Color is an odd phenomenon. We all see it, respond to it, quantify it, but what is it really?
It’s just a group of photons vibrating in particular waveforms. But it is so much more. It has become part of our culture, our literature, music, psychology and much more.
Personally, I’m fascinated by color. Others are too. So fascinated that it has its own science: color theory. Our buddy Sir Isaac Newton came up with the standard color wheel to define how colors relate in 1666. We still use it today as a basic tool in design. We have expanded it to accommodate more than the visual light that Newton was seeing; there are digital and print variations, for instance. Dyes and tints apply to textiles and pigments give color to base materials.
While creating this collection, I had to learn, as in really study, how color behaves across media. It’s a lot more complicated than you first think. In this particular case, I am using hexadecimal color codes to instruct a machine to mix inks which then applies them to items. The basic color wheel holds true, but the procedures require additional info.
Additive vs. Subtractive Color
As kids, we all learn that if we shine a red lamp and a blue lamp, we get purple (violet). Red and yellow become green and so on. But add all three primary colors and you see white. This is additive color, meaning that the surface upon which the object is shown is irrelevant (mostly). Television and screens do this trick very well using a slight variation of RGB (red, green, blue). They alternate dosages of these three primary colors to create millions of combinations. This is important to keep in mind when you’re designing for digital presentation as the design is actually made of emitted light coming at the viewer.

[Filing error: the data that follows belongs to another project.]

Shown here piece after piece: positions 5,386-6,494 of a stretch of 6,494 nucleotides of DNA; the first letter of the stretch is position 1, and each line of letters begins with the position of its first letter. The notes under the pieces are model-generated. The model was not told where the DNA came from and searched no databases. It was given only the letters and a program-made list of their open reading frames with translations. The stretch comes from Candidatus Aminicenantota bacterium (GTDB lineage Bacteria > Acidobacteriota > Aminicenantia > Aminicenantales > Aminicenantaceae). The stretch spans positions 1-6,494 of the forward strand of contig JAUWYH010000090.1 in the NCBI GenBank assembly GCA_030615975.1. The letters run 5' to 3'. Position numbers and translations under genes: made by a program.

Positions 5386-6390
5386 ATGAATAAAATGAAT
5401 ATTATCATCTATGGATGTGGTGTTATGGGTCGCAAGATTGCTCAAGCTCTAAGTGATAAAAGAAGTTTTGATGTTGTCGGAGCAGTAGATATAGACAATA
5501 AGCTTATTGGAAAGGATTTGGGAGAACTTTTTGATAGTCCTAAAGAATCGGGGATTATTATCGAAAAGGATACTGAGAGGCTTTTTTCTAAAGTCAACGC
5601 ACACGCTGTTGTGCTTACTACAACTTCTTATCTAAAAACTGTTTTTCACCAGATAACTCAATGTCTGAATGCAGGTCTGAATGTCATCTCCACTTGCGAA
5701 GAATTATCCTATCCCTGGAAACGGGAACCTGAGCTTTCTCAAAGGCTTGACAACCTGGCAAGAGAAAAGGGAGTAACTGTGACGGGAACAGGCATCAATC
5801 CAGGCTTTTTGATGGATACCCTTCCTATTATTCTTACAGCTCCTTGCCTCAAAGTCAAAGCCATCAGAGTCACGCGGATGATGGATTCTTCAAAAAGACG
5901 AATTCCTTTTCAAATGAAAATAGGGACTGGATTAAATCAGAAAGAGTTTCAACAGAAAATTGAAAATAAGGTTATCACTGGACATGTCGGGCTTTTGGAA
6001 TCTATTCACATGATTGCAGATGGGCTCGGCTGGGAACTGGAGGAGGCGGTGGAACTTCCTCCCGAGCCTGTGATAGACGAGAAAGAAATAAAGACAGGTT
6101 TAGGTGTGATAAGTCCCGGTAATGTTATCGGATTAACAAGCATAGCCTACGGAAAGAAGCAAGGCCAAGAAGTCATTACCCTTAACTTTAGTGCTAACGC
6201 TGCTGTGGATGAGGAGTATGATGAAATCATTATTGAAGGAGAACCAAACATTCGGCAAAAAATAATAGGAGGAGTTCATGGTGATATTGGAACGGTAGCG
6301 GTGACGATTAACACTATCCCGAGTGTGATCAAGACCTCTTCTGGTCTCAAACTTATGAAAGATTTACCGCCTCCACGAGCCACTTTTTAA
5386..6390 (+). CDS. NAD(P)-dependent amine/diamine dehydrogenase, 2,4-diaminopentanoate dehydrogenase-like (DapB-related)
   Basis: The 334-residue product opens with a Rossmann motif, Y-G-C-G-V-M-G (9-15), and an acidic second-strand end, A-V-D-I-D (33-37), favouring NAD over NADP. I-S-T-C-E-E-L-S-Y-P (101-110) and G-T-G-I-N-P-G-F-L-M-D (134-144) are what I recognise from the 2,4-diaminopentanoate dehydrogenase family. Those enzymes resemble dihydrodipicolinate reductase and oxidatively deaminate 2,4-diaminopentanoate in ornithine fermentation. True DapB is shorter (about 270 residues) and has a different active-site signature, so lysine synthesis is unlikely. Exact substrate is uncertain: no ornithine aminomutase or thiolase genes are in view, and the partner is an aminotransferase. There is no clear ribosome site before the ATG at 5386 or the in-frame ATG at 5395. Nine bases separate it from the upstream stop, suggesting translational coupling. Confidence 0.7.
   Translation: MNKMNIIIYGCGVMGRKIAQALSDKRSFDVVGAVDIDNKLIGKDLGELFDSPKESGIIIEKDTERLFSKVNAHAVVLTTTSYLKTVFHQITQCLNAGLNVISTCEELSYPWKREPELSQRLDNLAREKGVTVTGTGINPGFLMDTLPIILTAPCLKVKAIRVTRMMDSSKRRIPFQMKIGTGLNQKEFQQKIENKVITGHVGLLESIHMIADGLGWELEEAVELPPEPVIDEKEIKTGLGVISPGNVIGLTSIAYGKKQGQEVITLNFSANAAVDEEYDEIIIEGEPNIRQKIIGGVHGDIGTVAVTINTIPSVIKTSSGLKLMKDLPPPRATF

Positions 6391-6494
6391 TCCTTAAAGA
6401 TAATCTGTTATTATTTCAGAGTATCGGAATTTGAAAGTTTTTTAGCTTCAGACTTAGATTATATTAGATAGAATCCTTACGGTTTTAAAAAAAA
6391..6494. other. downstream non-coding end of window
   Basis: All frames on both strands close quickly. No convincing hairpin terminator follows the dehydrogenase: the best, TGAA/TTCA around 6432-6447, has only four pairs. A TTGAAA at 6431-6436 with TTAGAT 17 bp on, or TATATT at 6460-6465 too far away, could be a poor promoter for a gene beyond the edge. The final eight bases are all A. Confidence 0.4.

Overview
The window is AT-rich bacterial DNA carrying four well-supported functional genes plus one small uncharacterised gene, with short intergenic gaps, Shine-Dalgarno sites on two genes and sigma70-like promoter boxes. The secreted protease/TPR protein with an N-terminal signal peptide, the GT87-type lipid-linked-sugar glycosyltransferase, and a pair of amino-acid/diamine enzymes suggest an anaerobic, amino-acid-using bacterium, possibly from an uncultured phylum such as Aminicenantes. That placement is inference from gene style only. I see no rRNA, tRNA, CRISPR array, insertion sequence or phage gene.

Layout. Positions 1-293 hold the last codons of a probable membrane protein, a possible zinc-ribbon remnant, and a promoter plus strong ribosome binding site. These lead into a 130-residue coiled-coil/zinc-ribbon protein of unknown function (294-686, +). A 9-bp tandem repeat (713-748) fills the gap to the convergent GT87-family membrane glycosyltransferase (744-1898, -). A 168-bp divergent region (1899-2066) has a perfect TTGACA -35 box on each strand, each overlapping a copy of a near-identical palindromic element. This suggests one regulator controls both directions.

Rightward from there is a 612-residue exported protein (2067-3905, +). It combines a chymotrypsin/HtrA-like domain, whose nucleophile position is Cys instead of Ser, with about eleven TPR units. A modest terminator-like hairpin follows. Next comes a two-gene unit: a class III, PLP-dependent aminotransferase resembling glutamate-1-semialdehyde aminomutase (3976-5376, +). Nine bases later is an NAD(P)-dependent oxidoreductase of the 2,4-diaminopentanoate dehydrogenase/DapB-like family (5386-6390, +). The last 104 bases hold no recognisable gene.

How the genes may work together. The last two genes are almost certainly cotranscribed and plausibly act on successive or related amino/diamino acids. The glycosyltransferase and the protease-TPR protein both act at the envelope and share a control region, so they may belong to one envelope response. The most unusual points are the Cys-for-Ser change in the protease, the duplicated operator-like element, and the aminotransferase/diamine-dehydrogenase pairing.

If you add primary colored lights together, you get white light. However, if you try this with paint, you get a blech brown. Printing uses subtractive coloring to create true shades of color upon a surface. This surface reflects light (not emit, as does light). This is why printing has four basic colors, CMYK (cyan, magenta, yellow, black is the “k” part).
It’s a basic knowledge that goes a long way. That beautiful blue flower you see in the garden in real life is going to look very, very different when it is rendered in CMYK on a t-shirt. There are literally thousands of apps that assist in mitigating this difference (or manipulating it all together).
cgk.ink experiments. A lot.
We’re learning how ecommerce evolves even over short periods of time. This site is a laboratory first, in which we apply what we know and check out the results. We sell the successes and, well, do “other things” to the failures. We welcome your comments below, whether on this topic or any of the other ideas we’re playing within our little lab!